CEO and co-founder of adeven Christian Henschel

Last week I flew to Berlin to interview Christian Henschel, the co-founder and CEO of adeven – one of the most promising mobile advertising and analytics companies in Europe.

During the interview we have discussed the following topics:

  1. About Christian and adeven
  2. Adeven’s future
  3. EU Privacy Regulation influence on analytics
  4. Technology behind adeven
  5. Facebook advertising
  6. When will mobile advertising become mainstream?
  7. Browser vs. App tracking
  8. HTML5 to replace native apps?
  9. Mobile advertising and wearable technology
  10. Mobile advertising for offline business
  11. Future of mobile advertising

Table of Contents

Could you please tell me about yourself and how adeven has actually started?

Before I founded adeven in April 2012 with Paul Müller and Manuel Kniep, I was part of the management team at madvertise, one of the fastest growing mobile advertising networks in Europe. I was responsible for the whole supply-side, that means the publishing side. Just to give you an idea – when we started we had around 70 million ad impressions, and when I left we had around 2 billion. Before madvertise I ran the digital commercial activities at MTV in Europe and the DACH region (Germany, Austria, Switzerland). There I was responsible for all digital revenues coming from advertising sales, corporations, mobile and everything else. I was there for five years. Before that I was part of the Deutsche Telecom and part of their sales house, which is basically if the largest sales house in Germany – and still is. I was also with ZDF New Media, which is part of the ZDF (the largest television group in Germany).  Originally, I studied economics and marketing in Berlin. That’s basically it.

I founded my first company when I was 23, at the University together with three other guys. At this time we founded a monthly magazine for the region where we used to live. In the end, after two years or so, we managed to have a distribution of around 20,000 magazines on a monthly basis. That was kind of a big deal at that time.

During this time we went through all the good and bad things –  you always have hard deadlines with print products. You have to be on time with your documents and everything else, because otherwise you will have problems with the printing and supplying of the magazine.

I remember the time when we didn’t sleep for two or three days straight. For example, we had to be in the print house on Fridays to be able to print the magazine. So Wednesday and Thursday were the days when we had to work all night. And then, after and not sleeping for two days, I had to drive to the print house. I even slept in the car in front of the building and waited for it to open. Those were the days… It was crazy.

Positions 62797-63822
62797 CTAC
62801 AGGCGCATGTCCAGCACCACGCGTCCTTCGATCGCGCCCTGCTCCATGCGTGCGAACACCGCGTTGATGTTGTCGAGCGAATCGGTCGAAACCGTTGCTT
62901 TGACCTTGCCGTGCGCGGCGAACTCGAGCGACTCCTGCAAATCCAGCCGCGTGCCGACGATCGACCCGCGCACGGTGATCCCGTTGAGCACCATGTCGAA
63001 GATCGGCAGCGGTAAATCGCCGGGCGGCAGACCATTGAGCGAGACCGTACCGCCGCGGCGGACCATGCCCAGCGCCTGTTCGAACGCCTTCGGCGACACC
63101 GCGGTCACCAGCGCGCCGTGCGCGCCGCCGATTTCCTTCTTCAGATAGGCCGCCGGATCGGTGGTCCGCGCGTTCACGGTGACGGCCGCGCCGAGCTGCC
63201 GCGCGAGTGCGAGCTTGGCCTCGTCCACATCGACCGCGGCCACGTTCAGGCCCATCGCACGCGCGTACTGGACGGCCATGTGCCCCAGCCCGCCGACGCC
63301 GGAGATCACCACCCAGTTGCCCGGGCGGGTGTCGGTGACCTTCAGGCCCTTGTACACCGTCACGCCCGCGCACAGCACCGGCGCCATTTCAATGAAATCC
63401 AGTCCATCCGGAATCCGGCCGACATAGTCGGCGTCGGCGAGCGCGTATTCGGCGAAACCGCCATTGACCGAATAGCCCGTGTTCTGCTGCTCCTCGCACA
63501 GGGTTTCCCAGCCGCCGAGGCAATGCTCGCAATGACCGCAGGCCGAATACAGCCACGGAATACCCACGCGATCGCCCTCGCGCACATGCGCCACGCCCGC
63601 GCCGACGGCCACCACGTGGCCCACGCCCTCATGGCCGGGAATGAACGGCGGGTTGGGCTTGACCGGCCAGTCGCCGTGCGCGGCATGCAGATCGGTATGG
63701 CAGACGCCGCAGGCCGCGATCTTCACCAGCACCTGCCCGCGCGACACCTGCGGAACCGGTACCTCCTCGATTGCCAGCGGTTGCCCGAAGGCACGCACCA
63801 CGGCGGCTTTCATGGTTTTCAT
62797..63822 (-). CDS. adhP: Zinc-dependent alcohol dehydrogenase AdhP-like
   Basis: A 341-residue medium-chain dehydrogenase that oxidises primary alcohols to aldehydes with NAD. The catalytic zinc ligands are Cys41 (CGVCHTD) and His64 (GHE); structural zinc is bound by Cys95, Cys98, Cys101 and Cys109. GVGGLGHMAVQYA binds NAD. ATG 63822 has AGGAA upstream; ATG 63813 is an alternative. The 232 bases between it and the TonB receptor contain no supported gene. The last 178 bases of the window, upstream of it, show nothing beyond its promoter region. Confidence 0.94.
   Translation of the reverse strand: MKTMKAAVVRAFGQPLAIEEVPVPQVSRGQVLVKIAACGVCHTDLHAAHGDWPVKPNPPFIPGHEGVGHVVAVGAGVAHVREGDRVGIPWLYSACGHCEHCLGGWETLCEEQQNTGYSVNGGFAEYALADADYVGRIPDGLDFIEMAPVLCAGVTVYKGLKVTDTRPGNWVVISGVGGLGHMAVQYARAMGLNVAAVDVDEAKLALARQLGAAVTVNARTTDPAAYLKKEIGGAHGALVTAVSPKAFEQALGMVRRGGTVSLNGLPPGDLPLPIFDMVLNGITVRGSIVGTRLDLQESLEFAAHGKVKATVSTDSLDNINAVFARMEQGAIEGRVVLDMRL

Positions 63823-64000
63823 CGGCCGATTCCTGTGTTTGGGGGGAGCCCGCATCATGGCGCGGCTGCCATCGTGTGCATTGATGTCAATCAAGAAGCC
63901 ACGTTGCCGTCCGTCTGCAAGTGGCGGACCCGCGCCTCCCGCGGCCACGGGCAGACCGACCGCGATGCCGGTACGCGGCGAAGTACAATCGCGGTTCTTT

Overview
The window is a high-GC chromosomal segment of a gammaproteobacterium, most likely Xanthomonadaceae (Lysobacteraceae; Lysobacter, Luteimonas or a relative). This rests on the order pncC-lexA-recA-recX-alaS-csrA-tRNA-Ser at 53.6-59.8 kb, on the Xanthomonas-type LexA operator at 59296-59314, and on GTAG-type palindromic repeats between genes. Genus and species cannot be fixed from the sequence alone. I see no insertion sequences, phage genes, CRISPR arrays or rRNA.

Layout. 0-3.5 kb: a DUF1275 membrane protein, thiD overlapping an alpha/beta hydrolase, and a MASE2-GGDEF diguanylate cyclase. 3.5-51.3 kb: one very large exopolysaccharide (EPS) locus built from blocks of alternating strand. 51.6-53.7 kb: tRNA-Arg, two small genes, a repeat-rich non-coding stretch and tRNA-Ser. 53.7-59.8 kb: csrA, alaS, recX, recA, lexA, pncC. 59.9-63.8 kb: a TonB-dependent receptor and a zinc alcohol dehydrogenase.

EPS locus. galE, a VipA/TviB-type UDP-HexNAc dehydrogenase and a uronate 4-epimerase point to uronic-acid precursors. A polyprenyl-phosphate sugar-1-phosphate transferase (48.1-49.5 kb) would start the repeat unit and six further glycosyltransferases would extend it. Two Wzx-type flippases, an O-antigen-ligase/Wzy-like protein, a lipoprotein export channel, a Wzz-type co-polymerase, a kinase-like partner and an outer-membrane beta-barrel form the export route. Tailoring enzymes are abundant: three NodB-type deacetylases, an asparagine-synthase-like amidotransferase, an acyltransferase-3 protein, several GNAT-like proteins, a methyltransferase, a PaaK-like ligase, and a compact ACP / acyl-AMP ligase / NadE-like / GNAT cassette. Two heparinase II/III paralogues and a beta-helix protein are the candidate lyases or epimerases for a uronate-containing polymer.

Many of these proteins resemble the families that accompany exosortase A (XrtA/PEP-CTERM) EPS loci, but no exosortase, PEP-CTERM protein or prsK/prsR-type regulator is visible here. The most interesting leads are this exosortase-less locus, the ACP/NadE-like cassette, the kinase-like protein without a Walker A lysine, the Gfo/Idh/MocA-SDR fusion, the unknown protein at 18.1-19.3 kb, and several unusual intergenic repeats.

During my time with madvertise, I met Paul Müller [Co-Founder]. At this time he owned his own company called rapidrabbit, which had around 25 mobile applications. Back then they generated around $10 million, which is a lot, especially for a German publisher! There are not too many German publishers out there.

Paul and I got talking – they were tracking their marketing activities and revenues within their own 25 apps and Paul showed me some solutions they were working on. And I thought, wow, this is amazing! This is really amazing stuff! We really, really have to make this available for more people. I really believed in the idea and knew there was a huge market opportunity for this.

There is one thing that has been annoying me for the last 10 to 15 years. Everybody is talking about the targeting capabilities within digital and mobile marketing, and that everything is possible. But, you know, it’s still the case that it doesn’t matter if you’ve spent $5000 or $500,000, the only information you’ll see is the amount of clicks, the amount of impressions and the timeframe the campaign was actually running. And this is everything you will see as an advertiser! And this is just crazy when there is so much more information available.

I thought, why couldn’t we make this information available to the advertiser? After meeting the guys who had the solution to this problem, the whole idea came into my head… in 2011, I spent all of November and December, after working hours, working on the new concept. This was even until 3 or 4 o’clock in the morning. I had to prepare everything: the pitches, the presentations, set up the company and everything else… and by January I felt exhausted.

Fortunately, we pitched to some investors and they really believed in the concept and the team. They understood the whole situation. By March 2012 we received the first financing for the company. After this I was able to commit full-time to the new company., This was exactly 12 months ago – adeven celebrated their first birthday last Wednesday.

If you have helped madvertise to go from from millions to billions, what do you think you will accomplish within the next few years at adeven?